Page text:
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Wednesdays With Romain Gary – Part Five

February 12, 2014 8 comments

Gary_LecturesLife is a serious matter because of its futility. That’s what M. Cousin says in Gros Câlin. (1974). I have written two billets about this bittersweet tale of a sensitive and lonely man who lives with a python named Gros Câlin. Câlin is a word that means cuddle. The accent on the a makes the a last a bit longer. It sounds like the softness of a mother, the tenderness of a lover and it evokes warmth and happiness. Strange that a python might be named like this. It’s one of my favourite Gary and if you’re really fluent in French, it’s worth reading. It’s beautifully written and totally different from anything you’ve read before.

The first quote is about brotherhood, a theme often present in Gary’s books. Liberté, Egalité, Fraternité (Freedom, Equality, Brotherhood) is France’s motto and the immigrant Roman Kacew still hiding behind Romain Gary believed in that slogan. Gary was also scarred by war and he had a strong experience of brotherhood in his combat unit. (He was in England, in an airplane squad.). It’s important to him, so I picked that quote:

Je pense que la fraternité, c’est un état de confusion grammaticale entre je et eux, moi et lui, avec possibilités. I think that brotherhood is a state of grammatical confusion between I and them, me and him, with possibilities. Translation kindly reviewed by Erik McDonald.

I love the way he pictures the feeling and twists the language on his way.

The second quote is typically Gary too. Gros Câlin is about loneliness. Cousin is isolated, anonymous in a big city and Gary nails down the feeling when Cousin describes his hesitation about beds:

Les lits m’ont toujours posé des problèmes. S’ils sont étroits, pour une seule personne, ils vous foutent dehors, en quelque sorte, ils vous coupent vos efforts d’imagination. Ca fait I, sans ambages, sans ménagement. « T’es seul mon vieux et tu sais bien que tu le resteras » Je préfère donc les lits à deux places, qui s’ouvrent sur l’avenir, mais c’est là que se présente l’autre côté du dilemme. Les dilemmes sont tous des peaux de cochons, soit dit en passant, j’en ai pas connu d’aimables. Car avec un lit pour deux chaque soir et toute la journée samedi et dimanche, on se sent encore plus seul que dans un lit pour un, qui vous donne au moins une excuse d’être seul. Beds have always been a problem for me. If they’re narrow, single beds, they throw you out, in a way; they cut short all your efforts of imagination. It makes an I, without beating around the bush, bluntly. “You’re on your own, my friend, and you know you’ll stay that way.” I therefore prefer double beds, which are open to the future but that’s where the other side of the dilemma comes in. Dilemmas are bitches, by the way, I’ve never known a nice one. Because with a bed for two, every night and all day Saturday and Sunday, you feel lonelier than you would in a bed for one, which at least gives you an excuse for being alone.  Translation kindly reviewed by Erik McDonald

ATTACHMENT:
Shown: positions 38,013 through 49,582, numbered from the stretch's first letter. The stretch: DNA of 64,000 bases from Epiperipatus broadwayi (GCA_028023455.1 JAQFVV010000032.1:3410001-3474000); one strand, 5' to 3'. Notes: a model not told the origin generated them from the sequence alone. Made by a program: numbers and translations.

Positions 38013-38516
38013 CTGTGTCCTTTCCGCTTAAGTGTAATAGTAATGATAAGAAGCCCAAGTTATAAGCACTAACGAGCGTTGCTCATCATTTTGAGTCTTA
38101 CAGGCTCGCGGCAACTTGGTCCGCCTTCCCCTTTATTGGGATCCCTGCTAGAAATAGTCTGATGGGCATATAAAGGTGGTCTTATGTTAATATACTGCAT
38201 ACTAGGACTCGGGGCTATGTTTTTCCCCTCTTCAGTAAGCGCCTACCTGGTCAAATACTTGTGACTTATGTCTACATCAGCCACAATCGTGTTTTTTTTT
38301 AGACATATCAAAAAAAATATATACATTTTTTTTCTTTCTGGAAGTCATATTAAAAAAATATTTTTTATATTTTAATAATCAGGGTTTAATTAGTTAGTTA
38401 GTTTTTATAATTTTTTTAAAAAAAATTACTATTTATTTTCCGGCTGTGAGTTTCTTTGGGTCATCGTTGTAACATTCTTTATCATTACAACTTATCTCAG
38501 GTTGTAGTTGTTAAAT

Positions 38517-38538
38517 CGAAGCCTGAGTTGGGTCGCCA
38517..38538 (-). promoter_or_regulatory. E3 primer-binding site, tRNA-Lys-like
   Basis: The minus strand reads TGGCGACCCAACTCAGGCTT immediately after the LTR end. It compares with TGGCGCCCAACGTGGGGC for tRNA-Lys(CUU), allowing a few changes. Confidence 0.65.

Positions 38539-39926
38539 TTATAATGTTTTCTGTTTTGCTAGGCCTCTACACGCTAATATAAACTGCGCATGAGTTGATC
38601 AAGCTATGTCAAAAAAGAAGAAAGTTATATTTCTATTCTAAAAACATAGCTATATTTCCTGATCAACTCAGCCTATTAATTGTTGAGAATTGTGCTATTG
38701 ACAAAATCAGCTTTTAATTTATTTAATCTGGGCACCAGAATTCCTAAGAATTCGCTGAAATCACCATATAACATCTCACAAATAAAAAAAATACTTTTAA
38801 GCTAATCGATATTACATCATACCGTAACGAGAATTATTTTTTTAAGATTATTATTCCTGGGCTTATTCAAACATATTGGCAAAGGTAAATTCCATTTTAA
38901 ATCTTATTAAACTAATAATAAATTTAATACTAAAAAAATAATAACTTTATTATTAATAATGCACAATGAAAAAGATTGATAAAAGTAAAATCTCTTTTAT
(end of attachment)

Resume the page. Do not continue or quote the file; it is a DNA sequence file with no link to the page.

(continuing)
This is Gary at his finest: funny and serious, talking about a serious matter through a futile preoccupation.

Please, can a publisher contact Alexandre Diego Gary who’s in charge of his father’s work and acquire the rights to translate this wonderful novel into English? Meanwhile, for other readers, it exists in German (Monsieur Cousin und die Einsamkeit der Riesenschlangen.), in Italian (Mio caro pitone), in Spanish (Mimos) and probably in other languages too. What is the Anglophone world waiting for?

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